FilmJuice have my review of Alfred Hitchcock’s recently reissued huis clos drama Lifeboat.
Set during World War II, the film tells of a mismatched group of people who are forced to share a lifeboat when the Nazis torpedo their ship. Rather than turning this set-up into a thriller, Hitchcock places his emphasis firmly on the characters as they wrestle with the responsibilities and challenges of leadership. Indeed, the film can be taken as an exploration of Plato’s metaphorical Ship of State and the question of who is best suited to rule. Is it the successful businessman? the blue collar tough guy? Or is it the Nazi superman?
Looking beyond its political themes and its character studies, Lifeboat displays the fondness for small sets that reappears in such better-known Hitchcockian classics as Rope, Dial M for Murder and Rear Window. Unsurprisingly, the film received a bevvy of Oscar Nominations for its searing black and white cinematography and the directorial flair required to set an entire 98-minute film on a solitary lifeboat.
Technically superb and filled with lovely cinematic moments, Lifeboat is a powerful reminder that there was more to Hitchcock than perfect pace and clockwork plotting.
Dig through the history of Horror and you will find, buried beneath the Vampires and the Werewolves, a more enduring monster. A monster that fits uneasily on the cinema screen because his depiction requires no make-up or special effects. A monster that looks exactly like you. A monster which, in fact, is you.
From Poe’s “William Wilson” (1838) to Shelley’s Prometheus Unbound (1820) and Dostoyevsky’s The Double (1846) through to Kurosawa’s Doppelganger (2003), it is clear that one of the greatest fears humanity has is to wind up face-to-face with itself. Terror is dealing someone who knows all of your secrets, who knows all of your bullshit, who knows what you are capable of… and who can do it too. The doppelganger is a reminder that as much as humanity fears the Other, it fears the Self just as much. Perhaps there is a reason for this. Perhaps what we hate about the Other is what we hate about ourselves. Perhaps all hatred and fear is externalised and projected self-loathing? This idea has a nicely psychoanalytical feel to it. You can imagine Uncle Sigmund whispering it in your ear as you cough up his fee and prepare for the long slouch back home. Maybe it’s not them. Maybe it’s you. How far can we take this insight into our fears and terrors?
Johan Grimonprez’s documentary essay Double Take attempts to answer this question by using the doppelganger as a device for examining not only the politics of the Cold War but also the relationship between television and cinema.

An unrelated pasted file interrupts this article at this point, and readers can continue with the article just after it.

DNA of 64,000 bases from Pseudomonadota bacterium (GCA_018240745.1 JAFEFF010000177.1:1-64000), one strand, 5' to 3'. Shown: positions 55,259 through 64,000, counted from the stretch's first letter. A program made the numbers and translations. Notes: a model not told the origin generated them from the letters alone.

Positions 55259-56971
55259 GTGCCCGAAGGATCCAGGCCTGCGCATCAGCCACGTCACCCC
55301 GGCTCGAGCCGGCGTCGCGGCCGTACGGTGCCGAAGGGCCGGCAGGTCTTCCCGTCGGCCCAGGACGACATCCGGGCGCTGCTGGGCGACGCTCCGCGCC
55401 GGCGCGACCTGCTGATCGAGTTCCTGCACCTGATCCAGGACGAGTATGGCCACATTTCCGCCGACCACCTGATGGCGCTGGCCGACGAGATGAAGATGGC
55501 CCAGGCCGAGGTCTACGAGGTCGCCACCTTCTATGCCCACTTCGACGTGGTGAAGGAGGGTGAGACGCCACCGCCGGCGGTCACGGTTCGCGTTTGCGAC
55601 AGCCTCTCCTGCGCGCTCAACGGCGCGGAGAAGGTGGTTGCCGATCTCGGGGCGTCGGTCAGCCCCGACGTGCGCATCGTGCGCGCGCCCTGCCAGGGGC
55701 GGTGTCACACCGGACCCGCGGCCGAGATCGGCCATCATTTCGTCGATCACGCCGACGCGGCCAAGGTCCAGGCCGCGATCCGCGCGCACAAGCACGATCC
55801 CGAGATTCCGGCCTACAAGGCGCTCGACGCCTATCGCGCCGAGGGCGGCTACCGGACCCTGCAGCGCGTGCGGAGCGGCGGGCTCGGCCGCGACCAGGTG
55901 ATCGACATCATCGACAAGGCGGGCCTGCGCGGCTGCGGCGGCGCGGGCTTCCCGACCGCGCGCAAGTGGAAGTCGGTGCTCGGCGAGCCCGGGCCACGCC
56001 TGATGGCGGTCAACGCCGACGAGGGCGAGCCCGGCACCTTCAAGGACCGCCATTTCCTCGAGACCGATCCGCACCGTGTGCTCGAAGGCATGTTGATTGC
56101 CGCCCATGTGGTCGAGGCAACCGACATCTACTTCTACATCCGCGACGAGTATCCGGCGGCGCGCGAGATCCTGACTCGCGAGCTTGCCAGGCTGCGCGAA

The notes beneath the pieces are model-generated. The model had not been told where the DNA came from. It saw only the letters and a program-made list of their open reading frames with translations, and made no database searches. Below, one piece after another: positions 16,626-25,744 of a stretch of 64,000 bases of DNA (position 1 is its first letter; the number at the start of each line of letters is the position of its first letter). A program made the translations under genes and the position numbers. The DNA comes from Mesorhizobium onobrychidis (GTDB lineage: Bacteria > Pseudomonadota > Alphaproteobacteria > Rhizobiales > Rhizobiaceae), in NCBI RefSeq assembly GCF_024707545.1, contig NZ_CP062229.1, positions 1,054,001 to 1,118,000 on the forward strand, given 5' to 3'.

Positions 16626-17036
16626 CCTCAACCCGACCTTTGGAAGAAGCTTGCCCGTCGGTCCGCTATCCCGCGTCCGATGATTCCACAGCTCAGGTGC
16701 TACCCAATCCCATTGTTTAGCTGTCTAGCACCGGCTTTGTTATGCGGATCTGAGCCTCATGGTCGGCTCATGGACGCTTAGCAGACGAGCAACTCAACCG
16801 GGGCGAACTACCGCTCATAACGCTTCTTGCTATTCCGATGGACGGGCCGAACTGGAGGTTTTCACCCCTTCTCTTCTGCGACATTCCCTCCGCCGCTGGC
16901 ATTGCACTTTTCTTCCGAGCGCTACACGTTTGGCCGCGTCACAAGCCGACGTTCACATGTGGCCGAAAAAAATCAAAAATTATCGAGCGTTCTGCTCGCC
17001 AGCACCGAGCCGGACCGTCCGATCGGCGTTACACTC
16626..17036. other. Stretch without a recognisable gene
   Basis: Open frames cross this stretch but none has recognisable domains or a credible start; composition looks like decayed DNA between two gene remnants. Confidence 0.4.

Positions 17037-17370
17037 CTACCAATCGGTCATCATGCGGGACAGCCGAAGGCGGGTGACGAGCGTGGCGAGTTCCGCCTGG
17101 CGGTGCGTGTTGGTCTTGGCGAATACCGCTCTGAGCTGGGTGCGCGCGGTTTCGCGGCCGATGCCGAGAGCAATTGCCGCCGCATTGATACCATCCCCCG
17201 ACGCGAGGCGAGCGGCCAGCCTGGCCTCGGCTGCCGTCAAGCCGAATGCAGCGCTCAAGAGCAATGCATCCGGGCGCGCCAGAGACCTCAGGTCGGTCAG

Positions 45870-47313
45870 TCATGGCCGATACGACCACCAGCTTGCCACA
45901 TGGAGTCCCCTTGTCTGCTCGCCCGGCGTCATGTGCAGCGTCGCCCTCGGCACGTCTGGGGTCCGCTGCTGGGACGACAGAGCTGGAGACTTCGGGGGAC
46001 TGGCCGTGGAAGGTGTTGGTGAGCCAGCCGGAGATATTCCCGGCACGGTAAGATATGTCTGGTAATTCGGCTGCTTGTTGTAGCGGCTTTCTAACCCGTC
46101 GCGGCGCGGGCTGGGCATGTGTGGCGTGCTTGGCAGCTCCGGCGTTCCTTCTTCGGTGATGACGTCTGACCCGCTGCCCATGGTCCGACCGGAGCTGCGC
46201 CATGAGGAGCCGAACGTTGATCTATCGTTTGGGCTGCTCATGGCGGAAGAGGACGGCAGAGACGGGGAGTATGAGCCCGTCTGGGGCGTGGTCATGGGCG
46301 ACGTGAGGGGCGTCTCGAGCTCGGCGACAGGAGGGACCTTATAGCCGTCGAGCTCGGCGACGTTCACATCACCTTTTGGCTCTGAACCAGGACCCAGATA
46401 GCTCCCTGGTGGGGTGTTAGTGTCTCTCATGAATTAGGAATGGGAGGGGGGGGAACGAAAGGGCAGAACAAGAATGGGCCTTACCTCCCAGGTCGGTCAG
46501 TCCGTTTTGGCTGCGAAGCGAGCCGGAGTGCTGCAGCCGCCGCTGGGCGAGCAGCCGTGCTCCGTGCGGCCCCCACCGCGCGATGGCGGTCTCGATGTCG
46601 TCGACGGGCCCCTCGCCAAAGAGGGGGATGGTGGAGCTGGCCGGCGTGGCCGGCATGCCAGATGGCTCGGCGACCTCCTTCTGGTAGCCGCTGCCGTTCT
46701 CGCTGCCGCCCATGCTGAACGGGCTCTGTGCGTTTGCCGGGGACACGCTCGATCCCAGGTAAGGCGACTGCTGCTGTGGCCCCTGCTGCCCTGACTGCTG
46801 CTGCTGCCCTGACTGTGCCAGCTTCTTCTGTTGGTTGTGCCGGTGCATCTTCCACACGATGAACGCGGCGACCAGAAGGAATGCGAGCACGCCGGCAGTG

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One of my greatest bugbears in fiction is the concept of the “well-drawn character”. If we wants to talk about a film in terms of its mis-en-scene or its shot selection then we can read books and treatises about such matters. Books filled with Eisenstein’s montages and Welles’ long takes. Similarly, if we want to talk about a book in terms of its narrative structure or its subtext then one can read Aristotle’s Poetics or the countless introductory guides to literary theory that fill the book shelves of people who really should be reading the original source material. These elements of fiction are well understood. Their subtleties catalogued. Their aesthetics understood. But what about the aesthetics of character construction? What distinguished a well-drawn character from a tissue-thin one-dimensional empty suit?
Presumably this area of aesthetic achievement is comparatively less well-travelled because, as humans, it should be obvious to us which characters are believable and which are not. We humans deal with each other quite a lot and so we presumably have a firm enough grasp of human psychology that we should recognise a character who is ‘off’ and unbelievable. Perhaps they behave in an erratic manner, perhaps they do not speak in a voice of their own, perhaps their actions do not follow from what we know of their character. In effect, we our ability to detect poorly drawn characters flows from the same place as our ability to read and interpret other people’s emotional states, the catalogue of theories, intuitions and received opinions that philosophers call Folk Psychology. However, some philosophers question the validity of folk psychology. They argue that most of our understanding of human behaviour is based on absurdly simplistic theories that are little better than superstitions. I share this doubt. This is why every act of characterisation strikes me as explicitly theoretical. Underpinned by all kinds of beliefs about the way humans work which may, in fact, be profoundly flawed or ludicrously simplistic.
Alfred Hitchcock’s Marnie is a film that wears its Folk Psychological assumptions on its sleeve. It is a work of drama where the character arc of the main character is sketched not in bland generalities but in explicitly Psychoanalytical terms. The result is not only a fascinating character study, but also a meditation upon the moral status of psychoanalysis as an activity.
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